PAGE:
*Corrected June 1
South Carolina’s crumbling roads are no secret to anyone who travels across them. But one group may want the roads repaired more than the rest of us.
At least 27 members of the South Carolina Alliance to Fix Our Roads gained a combined approximately *$191.4 million in contracts with the state Transportation Department in fiscal year 2015.
The alliance was formed in 1981 by engineers and contractors. These people are a part of our economy, says the group’s executive director, Bill Ross.
A 501(c)(4) that may only promote issues, the group has undergone several name changes since the 1980s. Today, the membership is still composed of engineers and contractors, though the staff has since actively recruited chambers of commerce and the tourism industry. The alliance is made up of people who understand the condition of South Carolina’s roads, says associate director, Jordan Marsh.
The group backed in 2016 plans before the Legislature that would have increased the state’s 16.75 cents-a-gallon gas tax. A filibuster by Sen. Tom Davis, R-Beaufort, bogged down the Senate’s plan. Several other attempts by legislators to fund roads stalled, also. But a $2.2 billion borrowing plan to help repair roads passed the House late in May. That plan may be nearing the finish line.
“This will be a great start to streamline some funding into the SCDOT,” Marsh says.
But this “great start” may not be enough. The SCDOT has said it needs $1.2 billion per year to bring the state’s transportation system up to par.
The alliance will continue to support a tax increase—one ideally that is tied to inflation. An increase would place some of the shared tax burden on out-of-state drivers, who are responsible for approximately 30 percent of the state’s traffic, according to Marsh.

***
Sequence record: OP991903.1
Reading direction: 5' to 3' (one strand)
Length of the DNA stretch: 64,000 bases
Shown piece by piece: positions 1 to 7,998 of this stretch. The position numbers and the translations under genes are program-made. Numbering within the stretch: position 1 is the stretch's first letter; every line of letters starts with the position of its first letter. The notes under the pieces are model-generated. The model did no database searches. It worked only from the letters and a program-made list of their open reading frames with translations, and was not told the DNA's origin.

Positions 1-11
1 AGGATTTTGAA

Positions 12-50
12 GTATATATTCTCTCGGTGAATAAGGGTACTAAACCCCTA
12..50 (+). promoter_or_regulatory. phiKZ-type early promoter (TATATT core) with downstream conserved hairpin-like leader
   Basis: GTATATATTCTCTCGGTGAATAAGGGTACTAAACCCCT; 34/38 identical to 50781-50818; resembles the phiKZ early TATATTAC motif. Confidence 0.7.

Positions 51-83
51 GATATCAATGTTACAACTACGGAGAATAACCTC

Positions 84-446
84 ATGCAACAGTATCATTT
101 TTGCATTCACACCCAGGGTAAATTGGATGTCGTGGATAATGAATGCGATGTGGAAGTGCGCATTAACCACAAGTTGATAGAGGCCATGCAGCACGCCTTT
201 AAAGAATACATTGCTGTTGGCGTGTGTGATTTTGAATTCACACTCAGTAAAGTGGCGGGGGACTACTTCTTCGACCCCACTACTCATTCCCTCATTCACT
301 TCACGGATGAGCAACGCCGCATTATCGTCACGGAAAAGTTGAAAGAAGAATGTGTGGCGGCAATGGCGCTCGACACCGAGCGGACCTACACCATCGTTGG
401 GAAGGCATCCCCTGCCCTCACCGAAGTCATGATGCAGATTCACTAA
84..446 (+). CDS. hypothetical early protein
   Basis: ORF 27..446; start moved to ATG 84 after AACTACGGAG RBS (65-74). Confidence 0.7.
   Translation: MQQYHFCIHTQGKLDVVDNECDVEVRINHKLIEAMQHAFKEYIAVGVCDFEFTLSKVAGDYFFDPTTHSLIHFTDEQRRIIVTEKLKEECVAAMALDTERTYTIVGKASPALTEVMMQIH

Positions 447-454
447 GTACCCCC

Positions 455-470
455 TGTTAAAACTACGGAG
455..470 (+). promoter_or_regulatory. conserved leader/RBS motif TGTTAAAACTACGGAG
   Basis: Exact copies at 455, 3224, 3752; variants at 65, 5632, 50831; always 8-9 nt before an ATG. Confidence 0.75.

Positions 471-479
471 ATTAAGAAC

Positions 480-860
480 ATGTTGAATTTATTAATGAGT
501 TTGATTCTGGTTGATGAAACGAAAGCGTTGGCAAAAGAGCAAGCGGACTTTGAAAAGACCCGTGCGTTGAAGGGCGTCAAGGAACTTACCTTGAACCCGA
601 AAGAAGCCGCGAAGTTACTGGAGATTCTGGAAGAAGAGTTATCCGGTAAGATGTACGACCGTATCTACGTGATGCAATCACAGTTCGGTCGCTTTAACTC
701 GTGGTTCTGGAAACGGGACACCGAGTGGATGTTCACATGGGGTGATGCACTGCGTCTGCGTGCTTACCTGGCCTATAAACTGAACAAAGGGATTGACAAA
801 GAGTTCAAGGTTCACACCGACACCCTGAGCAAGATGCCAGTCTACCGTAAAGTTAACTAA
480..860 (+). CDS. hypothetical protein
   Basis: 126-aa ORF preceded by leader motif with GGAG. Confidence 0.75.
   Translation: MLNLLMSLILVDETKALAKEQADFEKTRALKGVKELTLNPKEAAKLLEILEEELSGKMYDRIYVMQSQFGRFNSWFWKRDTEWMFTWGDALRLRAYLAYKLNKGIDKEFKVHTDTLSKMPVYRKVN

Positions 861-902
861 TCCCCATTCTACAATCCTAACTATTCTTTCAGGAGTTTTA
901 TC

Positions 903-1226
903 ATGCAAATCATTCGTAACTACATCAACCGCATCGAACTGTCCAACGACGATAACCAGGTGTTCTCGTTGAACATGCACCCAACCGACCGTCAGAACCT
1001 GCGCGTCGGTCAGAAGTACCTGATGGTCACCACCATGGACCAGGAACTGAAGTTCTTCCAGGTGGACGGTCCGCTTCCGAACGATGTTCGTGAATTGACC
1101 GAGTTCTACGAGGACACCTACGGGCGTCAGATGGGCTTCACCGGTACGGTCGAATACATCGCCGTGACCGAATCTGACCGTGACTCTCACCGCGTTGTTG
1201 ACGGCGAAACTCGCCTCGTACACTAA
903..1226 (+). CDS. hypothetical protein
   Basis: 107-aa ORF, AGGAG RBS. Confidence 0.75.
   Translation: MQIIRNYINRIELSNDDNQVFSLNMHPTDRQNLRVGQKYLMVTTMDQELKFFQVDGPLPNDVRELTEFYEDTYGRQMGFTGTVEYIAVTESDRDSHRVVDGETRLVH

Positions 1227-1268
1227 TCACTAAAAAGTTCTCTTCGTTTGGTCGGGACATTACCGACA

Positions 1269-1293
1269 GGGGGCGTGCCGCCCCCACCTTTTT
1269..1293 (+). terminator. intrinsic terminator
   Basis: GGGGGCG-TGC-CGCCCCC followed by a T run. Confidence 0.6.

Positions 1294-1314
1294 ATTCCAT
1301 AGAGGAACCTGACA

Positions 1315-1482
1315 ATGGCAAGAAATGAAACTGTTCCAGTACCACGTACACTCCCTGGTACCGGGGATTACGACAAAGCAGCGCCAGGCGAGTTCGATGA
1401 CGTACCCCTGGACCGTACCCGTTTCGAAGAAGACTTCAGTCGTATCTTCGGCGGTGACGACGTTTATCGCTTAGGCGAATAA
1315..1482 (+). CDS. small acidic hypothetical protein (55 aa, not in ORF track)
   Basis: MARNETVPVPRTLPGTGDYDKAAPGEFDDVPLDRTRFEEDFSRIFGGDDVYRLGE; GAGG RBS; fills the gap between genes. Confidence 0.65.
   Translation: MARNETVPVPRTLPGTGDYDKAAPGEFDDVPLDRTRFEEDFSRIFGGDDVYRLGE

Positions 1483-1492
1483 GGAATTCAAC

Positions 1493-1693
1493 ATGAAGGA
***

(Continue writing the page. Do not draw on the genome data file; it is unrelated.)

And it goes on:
The group also supports increasing other roads revenues, including car sales taxes.
A Barnwell native, Ross has a background in the petroleum and trucking industries. He worries his home state could be moving backwards because of anti-tax activists’ pressure on the Legislature. “As great as South Carolina is, you’ve got to be able to get here,” he says.
Businesses contracting with the SCDOT must first apply before bidding for a job, according to a spokesman at the agency. Bids are reviewed and accepted based on a contractor’s number of bids, bid competitiveness, availability of competition in a particular area, pricing, and federal criteria.
Contracts gained by alliance members in 2015 ranged from $350 to $39.7 million.
Members of the group that benefited from SCDOT contracts are—
Ashmore Brothers Inc.
Banks Construction Company
Blanchard Machinery Company
Carolina International Trucks
CR Jackson Inc.
Davis & Floyd
HDR Engineering Inc.
Lane Construction Corp.
Martin Marietta Materials
Municipal Association of South Carolina
Palmetto Paving Corp.
Phillips & Jordan Inc.
Sanders Brothers Construction Company
Sanitary Plumbing Contractors Inc.
SEACO Inc., Asphalt Emulsions
Sloan Construction Company
South Carolina Asphalt Pavement Association
Stantec Consulting Services
STV/Ralph Whitehead Associates
*Our original calculation was $169.9 million because we failed to add one figure, a nearly $21.5 million contract with Lane Construction Corporation. The correct sum is approximately $191.4 million in contracts between SCFOR members and the SCDOT.